# Stockbrokers and lawyers hypothesis testing

Here is an interesting problem involvig hypothesis testing: A national survey of lawyers found that lawyers drank an average of 6.8 cups of coffee each week. A random sample of 36 stockbrokers found that the stockbrokers drank an average of 6.2 cups of coffee each week with a standard deviation of 0.5. At the 5% significance level, which of the following is most accurate? a. Stockbrokers drink the same amount of coffee per week as lawyers b. Stockbrokers definitely drink less coffee per week than lawyers. c. The analyst cannot conclude that stockbrokers drink the same amount of coffee per week as lawyers. d. Stockbrokers drink more coffee per week than lawyers. My paraphrasing of the reported answer is as follows: To answer this you need to state your null hypothesis as u=6.8, that is assume stockbrokers drink the same amount of coffee as lawyers. Then do a two-tailed z test to see that the value 6.2 for stockbrokers falls outside the range, and you reject the null (that stockbrokers drink the same amount of coffee as lawyers). Options a, b, and d do not work because our conclusion is that stockbrokers do not drink the same amount of coffee as lawyers. So the answer is C. However, if we set the null hypothesis to u >= 6.8 (i.e., stockbrokers drink same or more coffee than lawyers), then we should reject the null if we find that 6.2 falls outside this range, and accept the alternative (that stockbrokers drink less coffee than lawyers). Wouldn’t then answer “b” be the correct answer? So it seems that stating the null makes a difference! Dreary

Just eyeballing this: the difference (6.8 - 6.2) is less than two st dev’s, so we know that we can’t confidently say (at 95%) the means are different. Any choice indicating a proven difference (b, d) are immediately stricken. > Then do a two-tailed z test to see that the value 6.2 for stockbrokers falls outside the range Is that true? It’s been a while since I’ve done these, but I thought 95% was about 2 st dev’s (here, 1.0) difference. So I’d say a. is the answer.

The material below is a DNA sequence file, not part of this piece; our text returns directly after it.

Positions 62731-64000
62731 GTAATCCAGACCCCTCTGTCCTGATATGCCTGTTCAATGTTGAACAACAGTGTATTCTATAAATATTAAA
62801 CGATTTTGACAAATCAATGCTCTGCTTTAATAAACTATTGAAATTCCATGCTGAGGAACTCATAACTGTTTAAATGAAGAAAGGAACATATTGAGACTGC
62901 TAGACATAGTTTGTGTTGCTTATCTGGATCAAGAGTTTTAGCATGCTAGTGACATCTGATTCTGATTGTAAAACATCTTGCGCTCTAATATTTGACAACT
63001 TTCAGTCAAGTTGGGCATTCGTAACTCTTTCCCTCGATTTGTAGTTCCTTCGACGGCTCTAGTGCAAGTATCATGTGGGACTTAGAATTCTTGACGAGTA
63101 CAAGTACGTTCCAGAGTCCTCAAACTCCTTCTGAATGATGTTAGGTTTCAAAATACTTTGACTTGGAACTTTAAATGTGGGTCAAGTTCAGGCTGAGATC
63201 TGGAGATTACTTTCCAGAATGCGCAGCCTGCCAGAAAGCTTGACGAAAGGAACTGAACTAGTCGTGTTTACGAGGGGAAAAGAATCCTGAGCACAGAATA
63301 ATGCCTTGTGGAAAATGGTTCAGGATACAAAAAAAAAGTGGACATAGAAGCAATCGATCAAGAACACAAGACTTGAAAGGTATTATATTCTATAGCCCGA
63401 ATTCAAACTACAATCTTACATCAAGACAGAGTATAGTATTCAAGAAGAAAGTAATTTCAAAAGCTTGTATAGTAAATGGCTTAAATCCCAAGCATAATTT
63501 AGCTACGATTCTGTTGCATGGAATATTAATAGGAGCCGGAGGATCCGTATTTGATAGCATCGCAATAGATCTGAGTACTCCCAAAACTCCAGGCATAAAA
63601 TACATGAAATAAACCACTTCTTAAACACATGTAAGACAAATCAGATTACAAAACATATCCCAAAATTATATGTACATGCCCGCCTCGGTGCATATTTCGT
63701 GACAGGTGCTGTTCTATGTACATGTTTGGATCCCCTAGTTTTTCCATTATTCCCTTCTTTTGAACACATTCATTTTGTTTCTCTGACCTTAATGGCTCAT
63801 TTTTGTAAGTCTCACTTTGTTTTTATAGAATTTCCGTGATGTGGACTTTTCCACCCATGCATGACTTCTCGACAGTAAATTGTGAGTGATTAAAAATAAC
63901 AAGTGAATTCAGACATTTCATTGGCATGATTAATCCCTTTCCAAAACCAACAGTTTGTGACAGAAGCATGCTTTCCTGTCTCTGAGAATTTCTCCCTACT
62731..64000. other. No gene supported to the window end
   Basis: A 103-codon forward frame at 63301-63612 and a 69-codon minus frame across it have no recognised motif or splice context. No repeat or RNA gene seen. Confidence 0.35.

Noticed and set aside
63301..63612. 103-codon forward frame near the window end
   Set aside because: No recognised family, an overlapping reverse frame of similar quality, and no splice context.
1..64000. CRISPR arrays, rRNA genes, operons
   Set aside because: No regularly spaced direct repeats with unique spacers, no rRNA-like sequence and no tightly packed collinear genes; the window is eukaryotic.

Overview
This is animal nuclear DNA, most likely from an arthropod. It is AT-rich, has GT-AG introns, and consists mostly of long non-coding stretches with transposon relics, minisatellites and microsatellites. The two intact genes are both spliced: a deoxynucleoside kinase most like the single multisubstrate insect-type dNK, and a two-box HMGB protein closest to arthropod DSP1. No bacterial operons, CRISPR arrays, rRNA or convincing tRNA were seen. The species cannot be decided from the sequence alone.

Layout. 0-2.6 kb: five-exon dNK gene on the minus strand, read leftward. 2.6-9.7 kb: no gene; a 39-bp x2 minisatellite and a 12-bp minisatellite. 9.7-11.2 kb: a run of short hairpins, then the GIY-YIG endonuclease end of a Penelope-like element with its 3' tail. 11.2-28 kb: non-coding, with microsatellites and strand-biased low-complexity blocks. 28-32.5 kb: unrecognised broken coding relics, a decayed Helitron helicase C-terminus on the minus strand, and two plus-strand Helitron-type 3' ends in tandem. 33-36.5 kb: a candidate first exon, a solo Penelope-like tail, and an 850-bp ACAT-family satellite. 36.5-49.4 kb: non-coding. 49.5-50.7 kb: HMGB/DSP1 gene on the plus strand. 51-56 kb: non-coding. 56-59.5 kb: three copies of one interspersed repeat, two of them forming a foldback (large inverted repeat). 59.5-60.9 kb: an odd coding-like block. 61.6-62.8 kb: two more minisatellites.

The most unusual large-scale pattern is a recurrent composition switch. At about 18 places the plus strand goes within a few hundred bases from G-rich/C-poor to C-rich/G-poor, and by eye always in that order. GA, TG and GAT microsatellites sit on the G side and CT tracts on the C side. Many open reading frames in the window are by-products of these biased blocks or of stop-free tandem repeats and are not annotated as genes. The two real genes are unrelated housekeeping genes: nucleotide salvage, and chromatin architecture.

^ Gotta check that out Darien… It’s not std. dev.'s that matter here; it’s standard error. The standard error of the mean is 0.5/Sqrt(36) = 0.083. So our test statistic here is (6.2 -6.8)/0.083 = -7.23 which is distributed normally under the null because the sample size is > 30. But now there is a quandary. You reject any H0 at 0.05, so the answer seems to be b) but that word “definitely” is an issue. Any one of those lawyers would say “could the difference be from sampling error?” to which I would say “well with probability 10^-16 or whatever” which may or may not be definitely. C) is sort-of always true because you just cant do a hypothesis test to prove two things are the same and, in fact, with probability 1 they aren’t the same. So C) is correct but substanceless. a) and d) are way out.

Thanks Joey. My apologies for sowing confusion.

What if I set the null hypothesis as Ho: u <= 6.8, and Ha: u > 6.8? Then, Z would be as before (-7.23), which is less than the critical value. So I should reject the null, and conclude that “d” is the correct answer? What am I missing? Dreary

Your rejection region in that case is Z > 1.65 and since -7.23 is not greater than 1.65 you would fail to reject the null.

Thanks Joey, that’s what i was missing. Dreary